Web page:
Debt-to-income ratio (DTI) Calculator

DTI Calculation Results

Total Monthly Debts
Maximum Estimated Mortgage Payment:
Your Debt-to-Income Ratio (DTI)

Estimated home loan eligibility

Great job! You have a very good DTI, with plenty of income left over after your expenses."
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Your have a Good DTI. Better-Than-Average level of income left over after your expenses.
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Your DTI is to high, likely Not Eligible for a New Mortgage

Commonly asked questions about Debt-to-income (DTI) ratio

DTI ratio is a financial metric that compares your total monthly debt payments to your gross monthly income. It helps lenders assess your ability to manage new home loan payments.

The "Remaining" value in the DTI Calculation Results refers to the amount of your monthly income that is not allocated towards your total monthly debts and maximum estimated mortgage payment. It represents the funds available for other expenses or savings.

The "Maximum Estimated Mortgage Payment" in the DTI Calculation Results represents the highest monthly mortgage payment you can afford while maintaining a healthy Debt-to-Income (DTI) ratio. This calculation takes into account your total monthly debts and ensures that your overall financial health is maintained.

Divide your total monthly debt payments by your gross monthly income, then multiply by 100 to get a percentage. For example, if your debts are $1,500 and your income is $5,000, your DTI ratio is 30%.

Lenders use DTI ratio to determine if you can afford the additional mortgage payment alongside your existing debts. It's a key factor in the mortgage approval process.

Included debts vary, but they typically include mortgage, credit card payments, auto loans, student loans, alimony, and child support.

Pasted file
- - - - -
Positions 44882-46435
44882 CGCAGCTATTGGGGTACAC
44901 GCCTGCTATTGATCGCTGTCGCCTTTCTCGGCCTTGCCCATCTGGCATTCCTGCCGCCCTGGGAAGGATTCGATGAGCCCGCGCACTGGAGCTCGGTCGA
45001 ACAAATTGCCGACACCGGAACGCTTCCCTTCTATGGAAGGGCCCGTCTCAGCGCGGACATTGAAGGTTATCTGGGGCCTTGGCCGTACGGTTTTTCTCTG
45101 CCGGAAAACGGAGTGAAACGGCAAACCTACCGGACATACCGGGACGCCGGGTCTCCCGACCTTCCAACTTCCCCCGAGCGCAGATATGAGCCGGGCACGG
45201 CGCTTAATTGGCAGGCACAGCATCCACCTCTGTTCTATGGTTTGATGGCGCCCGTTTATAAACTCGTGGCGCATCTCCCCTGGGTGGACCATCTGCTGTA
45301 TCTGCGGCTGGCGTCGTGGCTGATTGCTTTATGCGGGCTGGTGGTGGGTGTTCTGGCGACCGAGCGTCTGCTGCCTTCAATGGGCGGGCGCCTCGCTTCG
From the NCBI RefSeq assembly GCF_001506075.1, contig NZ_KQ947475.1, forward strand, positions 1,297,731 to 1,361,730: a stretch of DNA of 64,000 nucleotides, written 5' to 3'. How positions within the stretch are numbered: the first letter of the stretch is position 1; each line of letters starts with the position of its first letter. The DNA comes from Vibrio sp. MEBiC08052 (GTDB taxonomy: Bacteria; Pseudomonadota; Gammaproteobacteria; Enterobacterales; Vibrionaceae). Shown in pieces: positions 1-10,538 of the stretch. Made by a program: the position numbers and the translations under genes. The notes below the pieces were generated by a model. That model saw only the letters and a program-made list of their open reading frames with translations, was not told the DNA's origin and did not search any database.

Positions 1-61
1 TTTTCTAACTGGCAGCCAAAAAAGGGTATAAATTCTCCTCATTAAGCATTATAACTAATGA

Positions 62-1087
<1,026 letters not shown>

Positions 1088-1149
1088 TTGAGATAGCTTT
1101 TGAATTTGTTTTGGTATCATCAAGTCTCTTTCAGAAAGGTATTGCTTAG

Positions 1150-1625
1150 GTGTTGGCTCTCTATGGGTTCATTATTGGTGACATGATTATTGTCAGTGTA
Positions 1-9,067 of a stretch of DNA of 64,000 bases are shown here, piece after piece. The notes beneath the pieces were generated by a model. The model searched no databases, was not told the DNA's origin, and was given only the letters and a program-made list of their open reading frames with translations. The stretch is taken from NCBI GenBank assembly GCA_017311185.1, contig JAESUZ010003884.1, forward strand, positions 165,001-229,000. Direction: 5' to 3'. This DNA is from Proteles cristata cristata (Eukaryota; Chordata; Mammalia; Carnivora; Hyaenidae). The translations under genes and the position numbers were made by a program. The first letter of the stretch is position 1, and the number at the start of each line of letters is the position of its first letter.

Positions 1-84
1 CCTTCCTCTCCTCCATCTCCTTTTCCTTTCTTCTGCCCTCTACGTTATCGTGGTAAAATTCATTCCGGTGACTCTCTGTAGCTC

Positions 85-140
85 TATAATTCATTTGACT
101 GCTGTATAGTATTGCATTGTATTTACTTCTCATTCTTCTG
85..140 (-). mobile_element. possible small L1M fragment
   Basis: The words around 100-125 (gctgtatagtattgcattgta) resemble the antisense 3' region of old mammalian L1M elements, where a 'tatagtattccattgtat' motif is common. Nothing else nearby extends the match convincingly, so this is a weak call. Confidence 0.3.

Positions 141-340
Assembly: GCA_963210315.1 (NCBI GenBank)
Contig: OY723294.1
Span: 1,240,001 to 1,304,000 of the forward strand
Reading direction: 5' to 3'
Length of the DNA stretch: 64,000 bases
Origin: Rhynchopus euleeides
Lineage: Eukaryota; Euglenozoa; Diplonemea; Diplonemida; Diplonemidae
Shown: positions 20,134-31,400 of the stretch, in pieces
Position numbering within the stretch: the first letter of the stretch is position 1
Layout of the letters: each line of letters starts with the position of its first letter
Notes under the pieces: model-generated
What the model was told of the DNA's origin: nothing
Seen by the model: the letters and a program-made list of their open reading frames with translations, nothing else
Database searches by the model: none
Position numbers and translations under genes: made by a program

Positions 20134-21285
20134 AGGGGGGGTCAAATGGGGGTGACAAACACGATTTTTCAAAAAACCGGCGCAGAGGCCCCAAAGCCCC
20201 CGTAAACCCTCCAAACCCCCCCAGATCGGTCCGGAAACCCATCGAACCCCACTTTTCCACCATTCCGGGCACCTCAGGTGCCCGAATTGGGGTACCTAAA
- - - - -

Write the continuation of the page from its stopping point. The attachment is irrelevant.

A high DTI ratio may indicate financial stress and reduce your chances of mortgage approval. Lenders might offer you a smaller loan or less favorable terms.

You can lower your DTI ratio by paying off existing debts, increasing your income, or reducing discretionary spending.

It's possible, but your options might be limited. Some lenders specialize in higher DTI ratios, but be prepared for stricter terms.

A good Front-End DTI ratio is generally around 28% or lower. This means your housing costs should not exceed 28% of your gross monthly income.

A good Back-End DTI ratio is typically 36% or lower. This includes all debt payments, not just housing costs.

The lower the DTI ratio, the better. Most lenders prefer a DTI ratio of 43% or lower, but some may allow higher ratios based on other factors.

The two types are Front-End DTI (housing-related costs) and Back-End DTI (all debt payments). Both are considered during the mortgage approval process.

Yes, FHA loans often allow for higher DTI ratios, up to 50% or more in some cases, depending on other factors.

Yes, some loan programs and lenders may consider other compensating factors, such as high credit scores or substantial down payments, when evaluating DTI ratios.

Yes, calculating your DTI ratio beforehand gives you an idea of how much you can afford and helps you make informed financial decisions.